How not to be a dick to your vendors: Yes your wedding is super important to you, and you want it to go perfectly, and you want to get the most bang for your buck, and weddings are expensive. Vendors all know this, and most vendors have been around the block a few times so will definitely have advice and maybe even tips and professional tricks to help you make your day the absolute best. The old saying “You get more flies with honey” or something along these lines, definitely rings true here. Vendors are people too, who have lives and kids and sometimes other jobs too, so they will not necessarily be at your beck and call all hours of the day and night, to answer those 3am questions that you just have to ask at 3am! All vendors ask is that they are treated with respect, that you respect that they are people too, and should be treated with courtesy and like the professionals that they are. Building a relationship with a vendor starts from that very first enquiry.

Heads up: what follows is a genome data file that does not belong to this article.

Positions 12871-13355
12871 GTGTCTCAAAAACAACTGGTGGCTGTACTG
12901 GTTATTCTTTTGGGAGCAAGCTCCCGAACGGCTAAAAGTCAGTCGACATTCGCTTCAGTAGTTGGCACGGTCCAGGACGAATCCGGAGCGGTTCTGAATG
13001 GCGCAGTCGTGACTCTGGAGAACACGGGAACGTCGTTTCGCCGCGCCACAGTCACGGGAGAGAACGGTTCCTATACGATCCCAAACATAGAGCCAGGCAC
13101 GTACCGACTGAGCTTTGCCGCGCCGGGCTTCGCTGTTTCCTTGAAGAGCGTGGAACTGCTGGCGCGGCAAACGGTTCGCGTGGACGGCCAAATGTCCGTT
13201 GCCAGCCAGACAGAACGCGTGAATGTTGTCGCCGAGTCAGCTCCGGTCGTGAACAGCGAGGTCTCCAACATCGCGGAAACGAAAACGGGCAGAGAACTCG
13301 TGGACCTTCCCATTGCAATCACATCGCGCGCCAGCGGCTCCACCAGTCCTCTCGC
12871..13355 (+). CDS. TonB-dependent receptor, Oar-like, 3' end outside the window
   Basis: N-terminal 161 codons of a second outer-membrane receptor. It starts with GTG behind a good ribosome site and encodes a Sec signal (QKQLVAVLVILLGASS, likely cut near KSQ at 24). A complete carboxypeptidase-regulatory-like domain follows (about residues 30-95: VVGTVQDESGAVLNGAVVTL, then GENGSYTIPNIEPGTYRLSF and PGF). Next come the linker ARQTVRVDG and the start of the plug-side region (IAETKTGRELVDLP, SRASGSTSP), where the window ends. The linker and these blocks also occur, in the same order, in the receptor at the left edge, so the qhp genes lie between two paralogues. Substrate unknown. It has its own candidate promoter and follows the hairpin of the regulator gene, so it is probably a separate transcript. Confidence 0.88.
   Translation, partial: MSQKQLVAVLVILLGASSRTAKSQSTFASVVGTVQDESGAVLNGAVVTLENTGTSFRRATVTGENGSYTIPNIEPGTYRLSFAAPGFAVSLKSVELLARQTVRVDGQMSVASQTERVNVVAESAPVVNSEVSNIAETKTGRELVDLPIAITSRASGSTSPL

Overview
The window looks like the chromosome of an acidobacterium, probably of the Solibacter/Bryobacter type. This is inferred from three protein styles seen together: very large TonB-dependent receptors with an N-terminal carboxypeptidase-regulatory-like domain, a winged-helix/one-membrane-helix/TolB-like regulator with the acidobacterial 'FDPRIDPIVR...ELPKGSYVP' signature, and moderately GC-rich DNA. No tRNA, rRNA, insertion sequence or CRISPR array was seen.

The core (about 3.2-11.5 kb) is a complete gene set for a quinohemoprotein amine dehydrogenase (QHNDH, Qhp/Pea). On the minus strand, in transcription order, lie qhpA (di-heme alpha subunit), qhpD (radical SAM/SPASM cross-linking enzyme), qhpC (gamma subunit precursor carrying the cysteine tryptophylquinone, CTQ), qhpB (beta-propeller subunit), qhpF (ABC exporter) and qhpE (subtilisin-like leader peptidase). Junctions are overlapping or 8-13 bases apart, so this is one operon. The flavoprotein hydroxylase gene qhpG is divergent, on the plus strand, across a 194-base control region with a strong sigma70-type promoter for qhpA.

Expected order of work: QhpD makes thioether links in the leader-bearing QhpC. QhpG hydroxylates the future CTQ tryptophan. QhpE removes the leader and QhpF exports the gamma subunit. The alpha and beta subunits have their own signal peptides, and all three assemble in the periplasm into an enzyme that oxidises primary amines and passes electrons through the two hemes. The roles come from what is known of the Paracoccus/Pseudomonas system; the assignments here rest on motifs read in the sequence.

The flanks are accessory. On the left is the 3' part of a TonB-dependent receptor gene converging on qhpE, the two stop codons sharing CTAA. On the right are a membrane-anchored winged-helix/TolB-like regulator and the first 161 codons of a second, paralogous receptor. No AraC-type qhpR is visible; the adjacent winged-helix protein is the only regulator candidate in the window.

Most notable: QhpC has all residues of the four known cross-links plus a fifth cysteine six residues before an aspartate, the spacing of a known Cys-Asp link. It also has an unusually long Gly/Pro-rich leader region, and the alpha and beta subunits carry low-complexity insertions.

How not to be a dick to your bridesmaids: You’re excited about planning your wedding, and are just as excited that you’re going to have your girls beside you to enjoy the journey with you.  Sometimes your girls are not as excited (and/or consumed) about the wedding as you may be, but that doesn’t mean that they won’t be a tremendous support and help to you, leading up to the wedding and of course on the day. Weddings can make or break some friendships, usually because the bride has very high expectations for the level of involvement they require of their bridesmaids.  You need to think carefully before you choose your girls, especially if you have friends who have high flying careers and work alot, or friends who are planning on getting pregnant or have small children, or friends that live on the other side of the world. In my honest opinion when asking your friends to be bridemaids, have a very honest conversation about the level of involvement, and cost of the wedding. If you require your bridesmaids to attend weekly planning meetings and pay for an overseas hen’s weekend and a very expensive dress (that they probably won’t ever wear again, let’s be honest), then lay that out on the table before it becomes ugly and friendships are strained.